SureFire OBC-556: Taming Short-Barrel ARs

SureFire OBC-556: Taming Short-Barrel ARs
You’ll know which AR has the SureFire in it—the company won’t let you down there. Or in function, either.

Taming recoil and preventing wear, the SureFire OBC-556 makes for a more pleasant AR pistol, SBR or even carbine.

How Does The OBC-556 Work:

  • The bolt carrier group slows down cycle rate through a number of design changes.
  • Cam slot angles and timing changed so it takes longer for the bolt to unlock.
  • Dead-blow weight added into the rear of the carrier to slow the BCG's momentum.
  • Shorter “H” buffer creates a longer travel distance.

Short barrels, as in AR pistols, are en vogue. And SBRs are all the rage, for those who can get them. They do, however, have problems. Basically, they require such a sharp gas input to jolt the system into working that they can be harsh in recoil. Adding in a heavier buffer helps, but sometimes you need more. Enter SureFire and their Optimized Bolt Carrier.

The OBC-556 was designed by Jim Sullivan, who was the guy who debugged the initial AR-15 for Eugene Stoner and Armalite. I had a chance to visit him a while back (a story for another time) and got the lowdown on the OBC, which he was doing with and for SureFire.

The SureFire OBC-556 comes with everything you need: complete bolt-carrier group, buffer, and spring.
The SureFire OBC-556 comes with everything you need: complete bolt-carrier group, buffer, and spring.

The OBC slows down your ARs cyclic rate by means of three design changes Sullivan put into it. First, he went into the cam slot on the carrier and changed the angles and timing on that, so the carrier has to work harder and takes longer to unlock the bolt. Second, he put a dead-blow weight into the rear of the carrier, so the carrier movement has to “pick up” the weight as it cycles. That slows it down some more. And third, in conjunction with a stronger buffer spring, he installed an “H” buffer, but one that’s shorter. To accommodate the shorter buffer, the gas key is shorter (so it won’t hit the rear ring of the receiver, another story to tell at a later time) and travels longer.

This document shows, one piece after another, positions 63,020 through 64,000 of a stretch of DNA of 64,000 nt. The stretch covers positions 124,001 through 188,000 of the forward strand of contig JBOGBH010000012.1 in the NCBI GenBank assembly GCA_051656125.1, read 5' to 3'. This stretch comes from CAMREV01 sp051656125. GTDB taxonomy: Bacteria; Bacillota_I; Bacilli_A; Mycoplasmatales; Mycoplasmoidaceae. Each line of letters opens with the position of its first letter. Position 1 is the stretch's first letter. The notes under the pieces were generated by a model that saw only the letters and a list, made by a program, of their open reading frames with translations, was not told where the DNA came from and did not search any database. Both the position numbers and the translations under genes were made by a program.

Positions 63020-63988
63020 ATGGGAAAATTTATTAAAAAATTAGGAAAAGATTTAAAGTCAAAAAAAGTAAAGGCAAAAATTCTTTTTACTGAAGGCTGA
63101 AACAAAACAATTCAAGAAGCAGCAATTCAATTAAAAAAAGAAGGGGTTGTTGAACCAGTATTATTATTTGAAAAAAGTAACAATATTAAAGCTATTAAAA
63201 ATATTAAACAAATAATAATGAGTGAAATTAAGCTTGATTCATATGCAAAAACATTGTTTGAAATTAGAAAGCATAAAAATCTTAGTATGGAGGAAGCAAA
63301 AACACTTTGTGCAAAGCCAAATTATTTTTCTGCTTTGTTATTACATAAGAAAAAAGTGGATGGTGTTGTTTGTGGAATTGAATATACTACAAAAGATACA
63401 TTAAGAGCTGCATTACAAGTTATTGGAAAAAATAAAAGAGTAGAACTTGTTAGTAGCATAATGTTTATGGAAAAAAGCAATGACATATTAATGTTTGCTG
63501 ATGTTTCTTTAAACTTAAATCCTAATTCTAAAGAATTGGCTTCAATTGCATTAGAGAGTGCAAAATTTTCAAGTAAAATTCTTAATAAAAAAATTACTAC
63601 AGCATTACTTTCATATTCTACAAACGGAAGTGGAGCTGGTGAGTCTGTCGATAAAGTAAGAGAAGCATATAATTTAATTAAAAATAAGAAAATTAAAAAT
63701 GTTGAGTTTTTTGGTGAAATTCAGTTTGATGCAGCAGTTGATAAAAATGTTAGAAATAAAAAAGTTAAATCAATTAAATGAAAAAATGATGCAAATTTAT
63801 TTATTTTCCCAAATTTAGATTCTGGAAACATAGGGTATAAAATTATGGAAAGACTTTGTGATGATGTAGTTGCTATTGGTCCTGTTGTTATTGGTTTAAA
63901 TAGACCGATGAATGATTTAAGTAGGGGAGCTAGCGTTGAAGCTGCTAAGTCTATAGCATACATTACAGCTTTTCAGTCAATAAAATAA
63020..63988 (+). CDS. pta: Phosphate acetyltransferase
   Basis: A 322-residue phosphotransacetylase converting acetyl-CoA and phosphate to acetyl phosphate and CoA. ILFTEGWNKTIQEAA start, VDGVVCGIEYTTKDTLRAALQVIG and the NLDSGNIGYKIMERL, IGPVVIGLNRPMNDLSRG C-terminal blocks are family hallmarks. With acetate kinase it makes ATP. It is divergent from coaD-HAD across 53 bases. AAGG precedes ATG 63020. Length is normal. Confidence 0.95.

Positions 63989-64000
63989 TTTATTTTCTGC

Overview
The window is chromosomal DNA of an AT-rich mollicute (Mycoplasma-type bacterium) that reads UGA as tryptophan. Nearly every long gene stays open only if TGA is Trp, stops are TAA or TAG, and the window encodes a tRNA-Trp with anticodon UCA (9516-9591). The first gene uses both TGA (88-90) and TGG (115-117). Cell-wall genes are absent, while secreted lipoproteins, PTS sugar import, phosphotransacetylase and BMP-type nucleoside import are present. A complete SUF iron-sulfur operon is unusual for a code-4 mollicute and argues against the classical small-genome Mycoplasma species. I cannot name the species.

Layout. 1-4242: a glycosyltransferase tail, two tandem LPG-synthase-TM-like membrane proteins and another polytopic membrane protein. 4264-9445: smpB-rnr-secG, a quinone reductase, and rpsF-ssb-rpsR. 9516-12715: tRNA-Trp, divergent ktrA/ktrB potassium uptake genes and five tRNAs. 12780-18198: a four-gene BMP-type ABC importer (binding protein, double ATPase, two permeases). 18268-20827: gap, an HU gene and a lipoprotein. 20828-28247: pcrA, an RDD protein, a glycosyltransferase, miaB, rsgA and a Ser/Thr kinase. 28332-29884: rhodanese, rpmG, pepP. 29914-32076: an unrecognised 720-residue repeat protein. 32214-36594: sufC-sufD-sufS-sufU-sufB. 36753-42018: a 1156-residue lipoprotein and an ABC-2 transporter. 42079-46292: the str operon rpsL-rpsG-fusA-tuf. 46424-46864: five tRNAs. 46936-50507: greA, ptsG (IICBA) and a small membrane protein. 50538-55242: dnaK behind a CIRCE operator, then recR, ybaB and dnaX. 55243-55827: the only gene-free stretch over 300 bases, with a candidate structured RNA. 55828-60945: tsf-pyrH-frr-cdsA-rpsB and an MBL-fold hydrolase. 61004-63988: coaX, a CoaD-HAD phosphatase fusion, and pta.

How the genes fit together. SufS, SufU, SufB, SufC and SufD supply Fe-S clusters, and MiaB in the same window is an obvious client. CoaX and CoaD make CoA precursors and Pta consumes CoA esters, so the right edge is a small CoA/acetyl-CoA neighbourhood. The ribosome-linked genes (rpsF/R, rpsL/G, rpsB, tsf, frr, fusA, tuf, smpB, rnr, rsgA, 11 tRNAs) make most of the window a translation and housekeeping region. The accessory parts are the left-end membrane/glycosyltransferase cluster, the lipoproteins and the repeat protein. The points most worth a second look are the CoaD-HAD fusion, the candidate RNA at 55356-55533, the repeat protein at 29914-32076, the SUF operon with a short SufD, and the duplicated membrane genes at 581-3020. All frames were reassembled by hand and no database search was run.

The end result is a bolt that takes longer to unlock, moves slower because of the added weight, and travels a longer distance, which also adds time. Your AR pistol, SBR, and even carbine or rifle shoot softer. And since the bolt takes more time to travel, this gives your magazines a better chance to lift the cartridge stack and have the top round firmly pinned against the feed lip on its side, ready to feed as the bolt comes forward.

Get On Target With The AR:

Does The OBC-556 Make A Difference?

You’re thinking, “This is all well and good, but does it really make a difference?” Well, that depends. If your AR is a bit marginal, or it gets cranky when it gets dirty, then yes. If you find weather changes can mean reliability changes, then yes again. If your AR has been utterly reliable in all situations, with all ammo, and never failed—then I really can’t say this will improve on that. But … it won’t make it worse.

To test the changes, I took advantage of an opportunity: a day with a select-fire AR lower. No, not an M16/M4, because it didn’t leave the factory that way, but a “papered” select-fire lower—an R&D project by a local manufacturer.

I tested it with two uppers, an M4 clone from Bravo Company and an 11.5-inch SBR upper, also a product of BCM. I used two types of ammunition, Federal XM193 and Hornady Frontier .223 Rem., both 55-grain FMJ, because they’re common.

You’ll know which AR has the SureFire in it—the company won’t let you down there. Or in function, either.
You’ll know which AR has the SureFire in it—the company won’t let you down there. Or in function, either.

The M4 upper, with a “H” buffer (normal in a lot of ARs) ran at 800 rpm with XM193, and 763 rpm with the Hornady. Using the SureFire OBR, the XM193 ran at 702 rpm, and the Hornady was 696 rpm. That’s a 12 percent and 9 percent reduction in cyclic rate, respectively.

The 11.5-inch upper has XM193 running at 797 rpm and the Hornady at 775 rpm. With the SureFire OBC installed, the rates were 705 and 688 rpm, respectively. Again, 12 percent and 11 percent reductions.

The OBC also reduced cyclic rates when I installed various suppressors on those uppers, which is where such a setup can really shine. Yes, it was a fun day. Yes, I have a long list of volunteers.

Now, this goodness—indeed, any goodness—does not come free. The OBC-556 has a retail price of $399. However, a box-stock bolt-carrier assembly will run you anywhere from $150 to $225 plus the buffer and spring, and that’s before you go and get any extras such as platings or exotic alloys. So, the SureFire bump isn’t as big as it appears at first blush.

Once you’ve built a few ARs, you might find that you need or want an improvement. SureFire certainly has that for you. And if you’re putting a suppressor on your AR pistol, then the SureFire OBC-556 is a must-have.

For more information on the OBC-556, please visit

Editor's Note: This article originally appeared in the October 2021 issue of Gun Digest the Magazine.


Next Step: Get your FREE Printable Target Pack

Enhance your shooting precision with our 62 MOA Targets, perfect for rifles and handguns. Crafted in collaboration with Storm Tactical for accuracy and versatility.

Subscribe to the Gun Digest email newsletter and get your downloadable target pack sent straight to your inbox. Stay updated with the latest firearms info in the industry.


Please enter your comment!
Please enter your name here

This site uses Akismet to reduce spam. Learn how your comment data is processed.